Business / Auto China

Hyundai imports dealers join hands to demand compensation

By Hao Yan (China Daily) Updated: 2016-07-18 10:57

Hyundai imports dealers join hands to demand compensation

Hyundai Motor's imported Rohens Coupe is displayed at an auto show in Haikou, Hainan province. [Photo/China Daily]

After suffering years of losses, Hyundai Motor's imported car dealers across the country have joined hands to seek compensation from the automaker, claiming it had failed to offer sufficient products.

Almost all of the current 41 dealers established a working group to "safeguard their rights" earlier this month, as they were unable to reach an agreement with Hyundai Motor Group (China) Ltd.

The China Auto Dealers Chamber of Commerce has said it will support the dealers.

"We saw no bona fide in the talks with the heads of Hyundai imported car business unit and Hyundai China," said Wang Rongzhen, chairman of Nantong Hyundai Sales and Service Co in Jiangsu province, who is head of the working group.

"All of the 41 dealers had insufficient stock to sell," Wang said. "There were nine models in 2013, and six in 2014. The menu was shortened to three last year. I can only offer one model, the Hyundai Veloster, in my shop now."

According to Wang, the South Korean auto brand refused to supply the widely accepted Hyundai products towards the end of last year, and would only supply dealers with the high-end Genesis series.

Hyundai China raised the wholesale price for the Genesis series by 30,000 yuan ($4,491) at the end of 2015, similar to that of the BMW 5 Series, according to a local media report earlier this month. The report cited a dealer in Hubei province as saying that the Genesis' wholesale price left no room for the dealers to make profits, as customers expected a hefty discount.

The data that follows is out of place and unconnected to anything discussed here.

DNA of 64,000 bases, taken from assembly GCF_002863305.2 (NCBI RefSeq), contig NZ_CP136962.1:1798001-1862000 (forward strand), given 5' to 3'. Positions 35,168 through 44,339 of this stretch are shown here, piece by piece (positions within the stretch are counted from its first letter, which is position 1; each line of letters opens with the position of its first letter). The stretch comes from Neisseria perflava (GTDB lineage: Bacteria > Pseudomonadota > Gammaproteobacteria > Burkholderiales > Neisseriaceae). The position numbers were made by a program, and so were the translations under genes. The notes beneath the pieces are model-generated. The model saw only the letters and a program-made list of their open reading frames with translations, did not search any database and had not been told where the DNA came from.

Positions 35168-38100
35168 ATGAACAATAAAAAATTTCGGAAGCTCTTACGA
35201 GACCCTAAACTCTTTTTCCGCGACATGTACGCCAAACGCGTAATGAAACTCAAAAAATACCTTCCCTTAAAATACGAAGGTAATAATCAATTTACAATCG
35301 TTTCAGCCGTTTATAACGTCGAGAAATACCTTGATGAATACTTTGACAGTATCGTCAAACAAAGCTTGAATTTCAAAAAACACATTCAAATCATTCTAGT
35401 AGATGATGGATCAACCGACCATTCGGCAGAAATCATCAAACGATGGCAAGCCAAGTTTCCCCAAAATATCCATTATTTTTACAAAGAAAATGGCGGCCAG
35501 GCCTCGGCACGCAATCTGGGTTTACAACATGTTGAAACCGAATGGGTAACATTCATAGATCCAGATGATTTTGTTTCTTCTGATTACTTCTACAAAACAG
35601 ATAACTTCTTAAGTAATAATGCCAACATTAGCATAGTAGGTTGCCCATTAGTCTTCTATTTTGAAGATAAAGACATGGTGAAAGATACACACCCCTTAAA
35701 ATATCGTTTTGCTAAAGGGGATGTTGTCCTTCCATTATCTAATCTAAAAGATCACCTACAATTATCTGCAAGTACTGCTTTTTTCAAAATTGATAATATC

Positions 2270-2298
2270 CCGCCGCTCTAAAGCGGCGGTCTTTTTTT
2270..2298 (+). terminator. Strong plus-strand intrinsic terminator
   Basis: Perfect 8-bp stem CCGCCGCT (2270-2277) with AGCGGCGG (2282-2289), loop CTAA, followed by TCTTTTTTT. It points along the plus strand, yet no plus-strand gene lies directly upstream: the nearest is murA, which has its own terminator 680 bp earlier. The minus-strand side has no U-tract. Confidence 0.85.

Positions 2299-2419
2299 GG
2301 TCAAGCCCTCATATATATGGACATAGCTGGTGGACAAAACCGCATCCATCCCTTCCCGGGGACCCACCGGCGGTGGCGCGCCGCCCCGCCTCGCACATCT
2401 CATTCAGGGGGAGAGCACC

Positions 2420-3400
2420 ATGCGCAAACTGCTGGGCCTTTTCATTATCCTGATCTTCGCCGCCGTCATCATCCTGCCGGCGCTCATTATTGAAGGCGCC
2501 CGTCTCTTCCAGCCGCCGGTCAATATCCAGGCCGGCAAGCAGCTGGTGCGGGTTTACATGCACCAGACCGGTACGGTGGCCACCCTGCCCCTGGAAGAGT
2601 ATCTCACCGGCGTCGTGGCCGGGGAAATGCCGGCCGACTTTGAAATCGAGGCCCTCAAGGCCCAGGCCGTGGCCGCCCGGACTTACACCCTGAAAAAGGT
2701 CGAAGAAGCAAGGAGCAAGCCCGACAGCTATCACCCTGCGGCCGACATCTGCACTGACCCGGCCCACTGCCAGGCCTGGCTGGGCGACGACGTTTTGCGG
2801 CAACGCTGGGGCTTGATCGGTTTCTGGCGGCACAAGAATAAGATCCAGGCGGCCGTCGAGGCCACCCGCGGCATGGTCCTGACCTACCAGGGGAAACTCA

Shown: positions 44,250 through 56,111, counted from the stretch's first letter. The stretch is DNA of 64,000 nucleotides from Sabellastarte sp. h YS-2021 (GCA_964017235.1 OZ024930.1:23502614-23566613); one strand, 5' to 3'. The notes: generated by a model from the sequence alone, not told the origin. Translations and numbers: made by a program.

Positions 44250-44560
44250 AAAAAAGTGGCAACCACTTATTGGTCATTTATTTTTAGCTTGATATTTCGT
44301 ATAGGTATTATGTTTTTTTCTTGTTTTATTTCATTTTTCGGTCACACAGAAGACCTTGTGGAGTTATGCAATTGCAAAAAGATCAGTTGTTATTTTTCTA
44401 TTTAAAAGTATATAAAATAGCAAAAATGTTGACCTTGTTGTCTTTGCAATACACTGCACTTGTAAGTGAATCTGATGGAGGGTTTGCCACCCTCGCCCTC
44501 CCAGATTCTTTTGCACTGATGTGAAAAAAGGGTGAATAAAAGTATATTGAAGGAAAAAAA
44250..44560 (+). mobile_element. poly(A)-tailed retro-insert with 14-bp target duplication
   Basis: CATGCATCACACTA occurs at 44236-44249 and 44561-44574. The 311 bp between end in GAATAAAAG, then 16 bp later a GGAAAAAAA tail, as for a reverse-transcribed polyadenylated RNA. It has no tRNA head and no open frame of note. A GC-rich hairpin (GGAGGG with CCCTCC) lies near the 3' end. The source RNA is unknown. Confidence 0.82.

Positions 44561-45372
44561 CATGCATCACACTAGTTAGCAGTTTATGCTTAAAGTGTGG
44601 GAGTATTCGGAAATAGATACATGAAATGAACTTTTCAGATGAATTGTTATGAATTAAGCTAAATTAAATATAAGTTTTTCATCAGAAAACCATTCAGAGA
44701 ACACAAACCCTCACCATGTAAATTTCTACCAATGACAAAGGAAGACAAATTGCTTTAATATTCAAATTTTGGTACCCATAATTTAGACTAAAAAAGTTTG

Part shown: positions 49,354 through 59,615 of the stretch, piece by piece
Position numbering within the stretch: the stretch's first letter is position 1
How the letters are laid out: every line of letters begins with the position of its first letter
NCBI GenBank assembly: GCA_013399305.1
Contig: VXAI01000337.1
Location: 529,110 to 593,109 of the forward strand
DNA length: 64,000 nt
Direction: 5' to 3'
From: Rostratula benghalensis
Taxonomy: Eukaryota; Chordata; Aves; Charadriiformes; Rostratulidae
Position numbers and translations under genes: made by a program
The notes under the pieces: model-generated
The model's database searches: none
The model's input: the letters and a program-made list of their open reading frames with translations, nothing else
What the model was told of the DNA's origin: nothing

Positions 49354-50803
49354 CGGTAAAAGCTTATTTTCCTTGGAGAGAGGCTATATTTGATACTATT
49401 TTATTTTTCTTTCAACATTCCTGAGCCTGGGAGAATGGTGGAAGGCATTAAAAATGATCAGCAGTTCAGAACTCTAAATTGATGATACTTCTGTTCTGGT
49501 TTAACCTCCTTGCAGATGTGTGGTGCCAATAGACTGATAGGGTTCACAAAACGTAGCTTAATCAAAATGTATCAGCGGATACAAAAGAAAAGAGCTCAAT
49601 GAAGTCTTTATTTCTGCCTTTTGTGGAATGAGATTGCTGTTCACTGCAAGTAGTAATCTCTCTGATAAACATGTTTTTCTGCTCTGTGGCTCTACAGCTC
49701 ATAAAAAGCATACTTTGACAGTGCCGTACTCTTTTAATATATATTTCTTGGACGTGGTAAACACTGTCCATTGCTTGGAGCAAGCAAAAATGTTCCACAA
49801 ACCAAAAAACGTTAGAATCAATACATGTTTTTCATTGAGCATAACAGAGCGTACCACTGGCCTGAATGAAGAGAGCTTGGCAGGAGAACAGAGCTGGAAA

The Korea Herald reported in June that the marketing divisions of Hyundai China and Beijing Hyundai Motor Co have been integrated and Hyundai China is going to market only the Genesis models as a high-end brand, with the Beijing Hyundai sales division providing both imported and domestically made Hyundai branded cars.

The most popular model last year among Hyundai China's imported products was the Santa Fe, which contributed 4,957 units, 57.6 percent, to the total 8,610-unit annual sales volume, according to statistics from LMC Automotive Consulting (Shanghai) Co.

The Hyundai Santa Fe went into local production by Beijing Hyundai Motor Co at the end of last year, so the model went to Beijing Hyundai's dealership network, and was delisted from Hyundai China's imported car network.

Paying price of merger

The 4S dealership network for Hyundai China imported cars shrunk from 79 in 2014 to 60 in 2015, and now there are only 41 left.

Some Hyundai imported car dealers tried to join the Beijing Hyundai Motor Co's network but were rejected, according to Wang.

John Zeng, managing director of LMC Automotive Consulting, suggested there might not be sufficient communication between Hyundai China and Beijing Hyundai.

"Beijing Hyundai will consider the benefits of its current dealers, and it is reasonable for it to reject some Hyundai China dealers," Zeng said.

"When there is such a merger of existing dealership networks, there will be a price to be paid. Some dealers might have no choice but to switch to other brands," Zeng added.

"They are forcing us to drop the claim and quit quietly and voluntarily. One dealer who quit received just the 300,000 yuan that was paid to Hyundai China to join the network,+" said Waang.

Besides paying the 300,000 yuan deposit, a dealership has to build the showroom in accordance with the brand's requirements.

"The refurbishing and decoration of my shop cost more than 20 million yuan," Wang said.

If a dealership quits the network and switches to another brand, the showroom needs another refurbishment to meet the new brand's requirements.

"Hyundai China should have compensated us, but they didn't," Wang said.

Hot Topics

Editor's Picks